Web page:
is also called a spoof, and is used to make fun or mock someone or something by imitating them in a funny or satirical way.
To present things that are out of place or are absurd in relation to its surroundings.
“Marriage is the chief cause of divorce.”
“It's always darkest before it turns absolutely pitch black.”
The ever popular "Saturday Night Live" where there is a live broadcast of satirical sketches that ridicule the latest celebrity or reality star in the headlines, or even what is going on in the news.
Duddy's short temper is shown when he wishes for Virgil to die because of the accident that destroyed most of the film equipment. Duddy does not show any consideration about the fact that Virgil has a disability during the accident and so he expresses his contempt.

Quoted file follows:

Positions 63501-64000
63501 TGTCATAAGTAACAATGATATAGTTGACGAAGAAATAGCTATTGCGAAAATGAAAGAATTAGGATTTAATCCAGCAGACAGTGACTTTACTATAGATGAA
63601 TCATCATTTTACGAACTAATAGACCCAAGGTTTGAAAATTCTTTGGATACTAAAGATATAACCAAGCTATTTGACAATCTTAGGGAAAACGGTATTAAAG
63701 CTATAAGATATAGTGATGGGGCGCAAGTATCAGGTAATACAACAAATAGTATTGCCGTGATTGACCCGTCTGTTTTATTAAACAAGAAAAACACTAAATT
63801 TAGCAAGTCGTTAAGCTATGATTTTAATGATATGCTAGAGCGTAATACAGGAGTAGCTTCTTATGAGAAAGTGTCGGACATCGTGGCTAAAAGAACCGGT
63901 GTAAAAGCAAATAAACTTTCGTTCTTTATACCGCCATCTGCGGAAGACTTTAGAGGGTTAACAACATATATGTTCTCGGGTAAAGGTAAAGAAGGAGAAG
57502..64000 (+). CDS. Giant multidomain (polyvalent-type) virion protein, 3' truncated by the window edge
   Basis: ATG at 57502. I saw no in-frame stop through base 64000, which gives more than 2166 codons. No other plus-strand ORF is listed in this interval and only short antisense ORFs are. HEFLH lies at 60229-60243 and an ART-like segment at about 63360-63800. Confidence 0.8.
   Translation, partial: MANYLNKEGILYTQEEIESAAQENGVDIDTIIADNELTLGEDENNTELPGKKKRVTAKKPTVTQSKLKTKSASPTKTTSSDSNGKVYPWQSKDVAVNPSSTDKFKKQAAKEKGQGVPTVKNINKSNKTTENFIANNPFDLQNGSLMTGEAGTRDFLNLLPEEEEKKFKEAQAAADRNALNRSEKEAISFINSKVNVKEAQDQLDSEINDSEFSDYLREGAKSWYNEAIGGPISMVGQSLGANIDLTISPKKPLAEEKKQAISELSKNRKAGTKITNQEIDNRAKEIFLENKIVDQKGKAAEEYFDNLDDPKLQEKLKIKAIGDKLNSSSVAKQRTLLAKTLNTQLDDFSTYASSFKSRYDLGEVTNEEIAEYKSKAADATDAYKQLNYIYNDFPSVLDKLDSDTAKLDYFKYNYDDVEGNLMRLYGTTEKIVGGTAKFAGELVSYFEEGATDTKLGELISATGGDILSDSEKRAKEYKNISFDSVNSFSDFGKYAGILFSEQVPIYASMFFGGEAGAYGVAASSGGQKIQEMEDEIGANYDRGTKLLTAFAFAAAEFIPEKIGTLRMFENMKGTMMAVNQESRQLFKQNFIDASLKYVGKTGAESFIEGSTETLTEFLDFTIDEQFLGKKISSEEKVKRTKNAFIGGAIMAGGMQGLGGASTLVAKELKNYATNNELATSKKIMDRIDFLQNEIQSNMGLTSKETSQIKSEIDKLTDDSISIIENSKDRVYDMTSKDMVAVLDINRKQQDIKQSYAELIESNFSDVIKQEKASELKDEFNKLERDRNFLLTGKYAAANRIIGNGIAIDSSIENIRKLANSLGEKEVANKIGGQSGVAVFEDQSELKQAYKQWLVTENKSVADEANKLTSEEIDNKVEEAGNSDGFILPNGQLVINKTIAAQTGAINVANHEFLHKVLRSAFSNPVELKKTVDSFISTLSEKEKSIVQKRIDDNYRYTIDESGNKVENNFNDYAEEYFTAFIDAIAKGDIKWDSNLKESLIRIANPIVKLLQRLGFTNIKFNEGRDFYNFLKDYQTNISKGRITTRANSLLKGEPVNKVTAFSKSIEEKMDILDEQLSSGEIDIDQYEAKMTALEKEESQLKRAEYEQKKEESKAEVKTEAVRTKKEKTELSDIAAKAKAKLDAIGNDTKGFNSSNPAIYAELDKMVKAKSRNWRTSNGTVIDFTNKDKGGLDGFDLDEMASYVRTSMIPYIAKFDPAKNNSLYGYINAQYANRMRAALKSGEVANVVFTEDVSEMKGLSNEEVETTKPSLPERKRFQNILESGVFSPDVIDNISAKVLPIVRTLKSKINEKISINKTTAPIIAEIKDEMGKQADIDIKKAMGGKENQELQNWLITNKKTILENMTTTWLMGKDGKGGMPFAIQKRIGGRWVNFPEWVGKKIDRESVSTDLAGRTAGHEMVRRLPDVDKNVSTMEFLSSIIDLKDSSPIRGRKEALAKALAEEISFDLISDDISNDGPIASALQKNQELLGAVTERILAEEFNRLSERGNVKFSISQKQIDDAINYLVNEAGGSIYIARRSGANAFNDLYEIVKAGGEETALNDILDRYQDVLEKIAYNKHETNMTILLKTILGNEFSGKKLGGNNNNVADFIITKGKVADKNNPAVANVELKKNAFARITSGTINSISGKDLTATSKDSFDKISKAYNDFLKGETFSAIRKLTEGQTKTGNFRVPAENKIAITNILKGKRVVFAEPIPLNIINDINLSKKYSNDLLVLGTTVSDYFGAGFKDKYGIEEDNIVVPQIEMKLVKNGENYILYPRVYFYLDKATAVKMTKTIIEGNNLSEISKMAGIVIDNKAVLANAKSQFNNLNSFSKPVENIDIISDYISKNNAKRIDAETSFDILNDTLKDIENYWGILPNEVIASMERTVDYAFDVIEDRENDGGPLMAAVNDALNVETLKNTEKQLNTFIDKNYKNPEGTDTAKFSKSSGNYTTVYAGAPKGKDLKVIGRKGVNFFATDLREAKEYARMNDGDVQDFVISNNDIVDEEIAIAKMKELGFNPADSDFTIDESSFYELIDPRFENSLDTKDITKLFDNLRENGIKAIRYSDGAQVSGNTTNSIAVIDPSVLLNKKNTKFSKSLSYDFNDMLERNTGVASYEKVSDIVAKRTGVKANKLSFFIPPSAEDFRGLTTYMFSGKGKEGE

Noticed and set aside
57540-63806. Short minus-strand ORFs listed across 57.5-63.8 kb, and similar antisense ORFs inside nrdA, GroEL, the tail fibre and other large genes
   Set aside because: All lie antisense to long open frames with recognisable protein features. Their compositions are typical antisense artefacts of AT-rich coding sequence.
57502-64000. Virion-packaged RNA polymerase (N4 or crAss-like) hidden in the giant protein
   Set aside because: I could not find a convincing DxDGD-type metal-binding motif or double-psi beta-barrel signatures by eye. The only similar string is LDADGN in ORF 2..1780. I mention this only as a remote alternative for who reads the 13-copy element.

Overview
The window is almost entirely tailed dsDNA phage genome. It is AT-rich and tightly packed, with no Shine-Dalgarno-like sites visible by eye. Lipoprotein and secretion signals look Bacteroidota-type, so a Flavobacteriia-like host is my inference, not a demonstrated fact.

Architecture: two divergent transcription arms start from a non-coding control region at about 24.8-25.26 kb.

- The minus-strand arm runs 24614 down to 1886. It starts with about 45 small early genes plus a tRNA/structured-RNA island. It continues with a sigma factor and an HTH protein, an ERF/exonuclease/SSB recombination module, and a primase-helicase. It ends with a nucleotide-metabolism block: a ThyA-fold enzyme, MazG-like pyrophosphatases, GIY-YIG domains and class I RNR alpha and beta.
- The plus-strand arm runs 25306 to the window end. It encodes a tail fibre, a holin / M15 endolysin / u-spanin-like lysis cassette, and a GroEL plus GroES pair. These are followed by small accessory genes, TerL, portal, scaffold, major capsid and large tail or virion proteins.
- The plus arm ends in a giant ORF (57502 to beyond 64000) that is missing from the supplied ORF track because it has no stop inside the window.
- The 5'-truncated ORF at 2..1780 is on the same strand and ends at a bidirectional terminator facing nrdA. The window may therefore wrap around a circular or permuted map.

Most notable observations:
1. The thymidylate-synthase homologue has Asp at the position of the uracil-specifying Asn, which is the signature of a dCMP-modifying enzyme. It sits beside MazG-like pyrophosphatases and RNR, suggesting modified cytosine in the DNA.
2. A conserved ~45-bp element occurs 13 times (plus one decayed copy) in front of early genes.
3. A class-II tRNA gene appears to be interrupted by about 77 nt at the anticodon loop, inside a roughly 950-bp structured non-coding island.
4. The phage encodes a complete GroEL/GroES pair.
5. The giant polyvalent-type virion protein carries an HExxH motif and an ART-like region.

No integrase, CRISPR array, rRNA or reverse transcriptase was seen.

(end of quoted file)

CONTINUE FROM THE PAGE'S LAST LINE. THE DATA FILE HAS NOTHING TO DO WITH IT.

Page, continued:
WHAT WE FIND TERRIFYING?
In satire, there is always a point made and criticism- all hidden behind humor.
This creates fear, as it is the actual truth. It is relatable and holds meaning.
It is a twisted way to display what is real and what is not.
Duddy's selfishness is one of the reasons why people left him.
He disregards everyone's feelings and he only thinks about himself. Duddy argues with Uncle Benji on his deathbed rather than giving him peace, he uses Yvette only for the sex and assistance and Virgil for his service, and he is greedy for money to satisfy himself even if it means stealing from others.
It creates a false facade, shielding the readers of the authentic image.
Can bring humor as it shows unusual and illogical perspectives
Quotes/Examples found from the book:
"Tormenting teachers at the Jewish academy"
WHAT WE FOUND FUNNY
Able to laugh about oneself but mean it all the same
The way it is said through the characters make it amusing